Finnish Immigration Concerns


Which are overshadowed by even longer lines of Finns who have been unemployed for years.

(With an unemployment rate over 9% indicating a disastrous economy, negative growth for over 5 years and 7th highest in labor costs)

Having no language or working skills whatsoever, many of these fake refugees will continue on the public dole, with some even engaged in criminal activity. That’s what is going to happen as it has elsewhere in Europe.

Asylum seekers’ job hunt delayed by long queues

Gaining the right to work in Finland is becoming an increasingly long process for asylum seekers. Due to growing queues, the Immigration Service says the estimated waiting time for asylum seeker work permits is two additional months on top of minimum waiting times of between three to six months.

KÄDET, kädet ristissä, hands, anononyymi
Image: Yle

According to Finnish law, asylum seekers with proper official documents are able to look for jobs after being in the country for three months. Those without the correct paperwork need to wait six months.

Before an asylum seeker can be hired, an employer needs to ensure an applicant has been granted the right to work in the country. But due to long queues and the heavy workload at the Immigration Service, the wait to even begin searching for a job is an additional two months.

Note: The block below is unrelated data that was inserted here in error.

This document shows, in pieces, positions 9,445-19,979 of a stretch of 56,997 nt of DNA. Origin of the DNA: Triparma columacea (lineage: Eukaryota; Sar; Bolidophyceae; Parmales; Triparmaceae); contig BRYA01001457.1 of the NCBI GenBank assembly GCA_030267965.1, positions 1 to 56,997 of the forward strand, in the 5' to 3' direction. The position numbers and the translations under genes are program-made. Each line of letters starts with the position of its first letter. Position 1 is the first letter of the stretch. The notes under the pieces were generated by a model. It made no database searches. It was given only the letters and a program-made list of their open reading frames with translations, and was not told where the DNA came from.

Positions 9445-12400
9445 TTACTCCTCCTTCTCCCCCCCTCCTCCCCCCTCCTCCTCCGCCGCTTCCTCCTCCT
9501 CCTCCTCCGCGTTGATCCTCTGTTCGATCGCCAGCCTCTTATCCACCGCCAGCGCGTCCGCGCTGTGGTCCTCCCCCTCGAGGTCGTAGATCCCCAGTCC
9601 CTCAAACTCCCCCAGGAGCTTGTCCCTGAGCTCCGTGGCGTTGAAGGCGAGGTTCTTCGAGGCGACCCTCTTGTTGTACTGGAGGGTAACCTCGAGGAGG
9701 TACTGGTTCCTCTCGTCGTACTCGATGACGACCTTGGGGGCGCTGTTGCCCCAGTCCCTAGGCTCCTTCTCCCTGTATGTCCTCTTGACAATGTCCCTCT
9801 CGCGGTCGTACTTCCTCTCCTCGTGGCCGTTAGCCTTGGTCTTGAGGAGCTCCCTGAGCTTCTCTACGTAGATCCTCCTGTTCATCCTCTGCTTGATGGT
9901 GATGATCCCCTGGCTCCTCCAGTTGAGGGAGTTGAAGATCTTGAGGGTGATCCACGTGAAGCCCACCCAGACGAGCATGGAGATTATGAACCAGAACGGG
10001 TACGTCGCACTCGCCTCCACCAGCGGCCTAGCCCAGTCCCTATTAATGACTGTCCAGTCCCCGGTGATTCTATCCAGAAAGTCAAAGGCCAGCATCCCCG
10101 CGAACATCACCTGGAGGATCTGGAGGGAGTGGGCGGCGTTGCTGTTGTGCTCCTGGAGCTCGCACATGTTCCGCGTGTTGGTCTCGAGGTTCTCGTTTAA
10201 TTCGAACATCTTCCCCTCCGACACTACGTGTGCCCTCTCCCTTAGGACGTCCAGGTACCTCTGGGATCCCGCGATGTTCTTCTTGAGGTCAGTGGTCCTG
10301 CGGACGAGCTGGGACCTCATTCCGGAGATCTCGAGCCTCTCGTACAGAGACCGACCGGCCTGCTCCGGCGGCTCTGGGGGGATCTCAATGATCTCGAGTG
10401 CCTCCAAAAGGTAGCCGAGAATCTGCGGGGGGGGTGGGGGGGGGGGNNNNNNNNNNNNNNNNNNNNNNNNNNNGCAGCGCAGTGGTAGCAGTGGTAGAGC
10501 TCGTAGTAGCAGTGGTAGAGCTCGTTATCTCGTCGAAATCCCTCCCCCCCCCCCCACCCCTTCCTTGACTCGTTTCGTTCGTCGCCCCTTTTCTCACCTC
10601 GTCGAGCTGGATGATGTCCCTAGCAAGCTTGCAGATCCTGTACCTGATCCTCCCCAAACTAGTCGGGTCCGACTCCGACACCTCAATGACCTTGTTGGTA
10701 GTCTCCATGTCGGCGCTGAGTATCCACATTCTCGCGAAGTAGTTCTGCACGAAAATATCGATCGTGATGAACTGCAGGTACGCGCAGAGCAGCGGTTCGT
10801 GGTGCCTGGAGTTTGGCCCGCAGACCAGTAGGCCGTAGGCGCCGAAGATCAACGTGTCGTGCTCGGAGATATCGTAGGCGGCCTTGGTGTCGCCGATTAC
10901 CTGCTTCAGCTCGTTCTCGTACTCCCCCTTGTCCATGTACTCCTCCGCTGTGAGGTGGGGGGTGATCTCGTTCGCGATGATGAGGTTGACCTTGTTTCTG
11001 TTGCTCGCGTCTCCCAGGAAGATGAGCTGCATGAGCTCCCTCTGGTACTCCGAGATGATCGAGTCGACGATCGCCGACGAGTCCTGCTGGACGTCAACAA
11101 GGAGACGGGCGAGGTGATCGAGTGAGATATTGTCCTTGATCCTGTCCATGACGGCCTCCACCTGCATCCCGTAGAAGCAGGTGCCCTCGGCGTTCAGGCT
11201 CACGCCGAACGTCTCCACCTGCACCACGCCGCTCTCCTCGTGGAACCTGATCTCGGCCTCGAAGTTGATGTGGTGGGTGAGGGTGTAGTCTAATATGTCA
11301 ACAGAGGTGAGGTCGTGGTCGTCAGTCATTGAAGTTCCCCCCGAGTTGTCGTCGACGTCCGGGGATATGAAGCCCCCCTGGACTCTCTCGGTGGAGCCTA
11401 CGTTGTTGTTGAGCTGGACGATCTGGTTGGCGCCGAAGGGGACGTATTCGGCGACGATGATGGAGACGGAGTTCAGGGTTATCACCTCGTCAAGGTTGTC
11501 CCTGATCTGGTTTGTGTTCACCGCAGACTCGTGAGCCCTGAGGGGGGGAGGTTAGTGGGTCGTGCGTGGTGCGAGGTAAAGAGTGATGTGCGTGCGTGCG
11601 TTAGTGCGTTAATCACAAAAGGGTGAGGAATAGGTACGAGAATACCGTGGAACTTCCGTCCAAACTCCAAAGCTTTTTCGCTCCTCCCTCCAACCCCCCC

The current situation now forces some asylum seekers to wait a minimum of eight months in the country before they can begin talking to prospective employers.

Queue likely to grow

Last year, the Immigration Service processed a few dozen employment applications for asylum seekers. But after the arrival of tens of thousands of asylum seekers that began last summer, this year the numbers of applicants are beginning to rise.

In February of this year the Immigration Service approved some 130 work permits and currently there are some 100 pending applications.

Now that many asylum seekers have already been in the country for six months, it is expected the numbers of people applying for work permits will continue to grow.

Finnish Immigration Service spokesperson Kaisa Härkisaari says that about a third of the tens of thousands of asylum seekers would likely be applying for work permits. Härkisaari says that the work permit process has now been made a priority at the agency.

The Immigration Service has informed its clients of the situation regarding work permits and says that permit decisions would be made as quickly as possible.

Härkisaari notes that the approval process would not be sped up by people applying before their minimum three- or six-month waiting period is complete.


One Response

  1. Thats a lot of taxis… And rape gangs…. Good luck with this one.

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